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Hurworth, Durham

Historical Description

Hurworth, a village, a township, and a parish in Durham. The village stands on the brow of a hill, overlooking the Tees, at the boundary with Yorkshire, 1 mile ENE of Croft railway station, and 3 miles SSE of Darlington; consists chiefly of one spacious well-built street; commands a fine view of the valley of the Tees; and has a post, money order, and telegraph office under Darlington. The township comprises 2439 acres; population, 1439. The parish contains also the township of Neasham, and comprises 4073 acres; population, 1774. A Benedictine nunnery was at Neasham. The living is a rectory in the diocese of Durham; net value, £498 with residence. The church was almost entirely rebuilt in 1832 at a cost of —£1800, and restored in 1870; has a stained glass window and a tower; and contains a pulpit and reredos of Caen stone, two military effigies, and a monument to the mathematician W. Emerson, who was a native and is buried in the churchyard. There are Wesleyan and Primitive Methodist chapels, young men's club and reading-room, and a temperance hall.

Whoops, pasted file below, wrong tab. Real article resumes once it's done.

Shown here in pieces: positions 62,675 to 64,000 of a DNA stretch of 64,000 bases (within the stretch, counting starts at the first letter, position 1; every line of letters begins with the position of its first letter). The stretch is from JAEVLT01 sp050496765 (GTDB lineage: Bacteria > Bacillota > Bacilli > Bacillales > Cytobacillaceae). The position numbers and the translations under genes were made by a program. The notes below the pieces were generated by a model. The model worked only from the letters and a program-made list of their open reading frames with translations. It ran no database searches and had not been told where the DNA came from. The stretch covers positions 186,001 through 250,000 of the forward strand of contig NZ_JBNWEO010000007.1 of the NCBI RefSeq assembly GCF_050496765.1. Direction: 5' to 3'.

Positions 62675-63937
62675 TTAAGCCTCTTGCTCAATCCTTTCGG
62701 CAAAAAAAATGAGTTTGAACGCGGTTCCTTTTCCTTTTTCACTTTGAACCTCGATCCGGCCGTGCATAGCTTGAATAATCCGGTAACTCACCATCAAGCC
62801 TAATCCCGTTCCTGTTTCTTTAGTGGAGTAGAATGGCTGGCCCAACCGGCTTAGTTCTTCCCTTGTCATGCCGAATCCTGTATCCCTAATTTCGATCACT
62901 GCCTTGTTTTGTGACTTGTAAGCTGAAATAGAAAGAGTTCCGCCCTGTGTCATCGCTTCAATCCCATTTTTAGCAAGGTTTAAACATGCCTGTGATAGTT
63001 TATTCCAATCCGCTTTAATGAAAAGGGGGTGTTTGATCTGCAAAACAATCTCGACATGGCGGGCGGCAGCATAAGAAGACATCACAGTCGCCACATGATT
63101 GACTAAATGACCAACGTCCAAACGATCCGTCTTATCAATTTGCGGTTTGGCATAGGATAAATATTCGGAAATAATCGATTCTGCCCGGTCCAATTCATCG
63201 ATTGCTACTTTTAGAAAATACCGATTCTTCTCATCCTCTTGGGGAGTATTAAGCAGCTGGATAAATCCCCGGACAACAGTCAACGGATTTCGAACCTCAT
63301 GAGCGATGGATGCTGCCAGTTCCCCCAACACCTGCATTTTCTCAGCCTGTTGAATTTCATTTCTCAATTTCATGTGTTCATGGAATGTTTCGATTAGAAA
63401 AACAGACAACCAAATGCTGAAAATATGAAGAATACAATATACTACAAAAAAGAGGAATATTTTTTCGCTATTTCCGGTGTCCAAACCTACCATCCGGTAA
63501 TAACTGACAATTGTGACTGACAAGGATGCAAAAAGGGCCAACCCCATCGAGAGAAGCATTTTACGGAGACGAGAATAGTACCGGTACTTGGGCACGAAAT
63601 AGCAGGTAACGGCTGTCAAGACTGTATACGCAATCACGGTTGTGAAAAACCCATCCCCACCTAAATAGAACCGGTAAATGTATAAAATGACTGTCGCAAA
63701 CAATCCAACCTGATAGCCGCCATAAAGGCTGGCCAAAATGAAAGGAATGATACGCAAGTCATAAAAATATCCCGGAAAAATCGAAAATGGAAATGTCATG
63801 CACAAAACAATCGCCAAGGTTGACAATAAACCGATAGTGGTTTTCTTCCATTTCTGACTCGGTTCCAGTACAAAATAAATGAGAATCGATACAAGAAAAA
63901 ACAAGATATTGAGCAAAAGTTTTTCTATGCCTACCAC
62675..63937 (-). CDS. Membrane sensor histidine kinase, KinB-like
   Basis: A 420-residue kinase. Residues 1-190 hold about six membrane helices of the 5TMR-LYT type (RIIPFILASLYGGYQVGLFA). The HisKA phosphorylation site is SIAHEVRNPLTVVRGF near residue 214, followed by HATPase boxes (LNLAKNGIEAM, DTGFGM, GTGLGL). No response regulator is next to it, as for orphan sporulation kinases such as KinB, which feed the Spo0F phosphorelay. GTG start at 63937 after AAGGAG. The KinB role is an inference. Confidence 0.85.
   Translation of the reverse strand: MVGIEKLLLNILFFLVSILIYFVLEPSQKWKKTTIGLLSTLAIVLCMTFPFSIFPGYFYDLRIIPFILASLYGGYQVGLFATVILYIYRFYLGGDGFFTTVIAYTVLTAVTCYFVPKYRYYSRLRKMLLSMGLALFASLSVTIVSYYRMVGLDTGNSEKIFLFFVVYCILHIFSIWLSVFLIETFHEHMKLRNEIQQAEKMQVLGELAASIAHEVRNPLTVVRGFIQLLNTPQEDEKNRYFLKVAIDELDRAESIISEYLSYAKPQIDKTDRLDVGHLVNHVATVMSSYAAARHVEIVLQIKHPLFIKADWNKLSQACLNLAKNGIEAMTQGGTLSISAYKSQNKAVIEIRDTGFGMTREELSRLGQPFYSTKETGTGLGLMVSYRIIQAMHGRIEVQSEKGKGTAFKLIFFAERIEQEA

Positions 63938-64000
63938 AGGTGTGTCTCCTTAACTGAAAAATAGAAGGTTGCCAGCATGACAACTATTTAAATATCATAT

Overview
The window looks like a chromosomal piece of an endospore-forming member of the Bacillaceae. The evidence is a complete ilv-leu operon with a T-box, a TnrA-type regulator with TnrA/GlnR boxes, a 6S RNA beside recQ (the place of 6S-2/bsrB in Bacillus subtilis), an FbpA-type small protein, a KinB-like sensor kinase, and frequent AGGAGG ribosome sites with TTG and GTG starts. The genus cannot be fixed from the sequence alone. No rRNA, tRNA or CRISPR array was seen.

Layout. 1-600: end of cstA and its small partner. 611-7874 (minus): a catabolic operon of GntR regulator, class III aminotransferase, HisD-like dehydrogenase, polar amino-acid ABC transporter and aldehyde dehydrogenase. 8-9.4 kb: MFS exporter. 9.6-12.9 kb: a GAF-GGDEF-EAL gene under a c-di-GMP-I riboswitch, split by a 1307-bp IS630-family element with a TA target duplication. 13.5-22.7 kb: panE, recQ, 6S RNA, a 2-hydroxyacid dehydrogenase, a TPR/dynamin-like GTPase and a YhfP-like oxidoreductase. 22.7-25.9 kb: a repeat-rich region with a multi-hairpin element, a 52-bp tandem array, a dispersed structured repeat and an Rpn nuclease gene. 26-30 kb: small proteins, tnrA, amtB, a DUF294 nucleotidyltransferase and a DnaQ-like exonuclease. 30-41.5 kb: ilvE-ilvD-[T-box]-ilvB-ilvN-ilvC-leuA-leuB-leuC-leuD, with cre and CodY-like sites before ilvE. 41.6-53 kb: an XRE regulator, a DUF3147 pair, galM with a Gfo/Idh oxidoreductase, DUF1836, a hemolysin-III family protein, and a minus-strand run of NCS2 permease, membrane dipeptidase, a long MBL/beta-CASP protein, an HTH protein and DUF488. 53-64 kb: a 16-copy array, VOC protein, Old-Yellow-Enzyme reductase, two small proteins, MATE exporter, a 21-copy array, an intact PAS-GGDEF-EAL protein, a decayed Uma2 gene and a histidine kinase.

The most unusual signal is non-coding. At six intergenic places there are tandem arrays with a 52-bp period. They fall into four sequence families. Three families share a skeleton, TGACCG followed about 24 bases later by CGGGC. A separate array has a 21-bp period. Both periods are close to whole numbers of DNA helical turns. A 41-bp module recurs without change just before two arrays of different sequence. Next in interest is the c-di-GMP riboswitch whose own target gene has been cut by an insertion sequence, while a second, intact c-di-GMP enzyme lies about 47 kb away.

Transcribed from The Comprehensive Gazetteer of England & Wales, 1894-5


The following is a list of the administrative units in which this place was either wholly or partly included.

Ancient CountyCounty Durham 
Ecclesiastical parishHurworth All Saints 
Poor Law unionDarlington 

Any dates in this table should be used as a guide only.

Directories & Gazetteers

We have transcribed the entry for Hurworth from the following:

Land and Property

The Return of Owners of Land in 1873 for County Durham is available to browse.

Newspapers and Periodicals

The British Newspaper Archive have fully searchable digitised copies of the following newspapers covering county Durham online: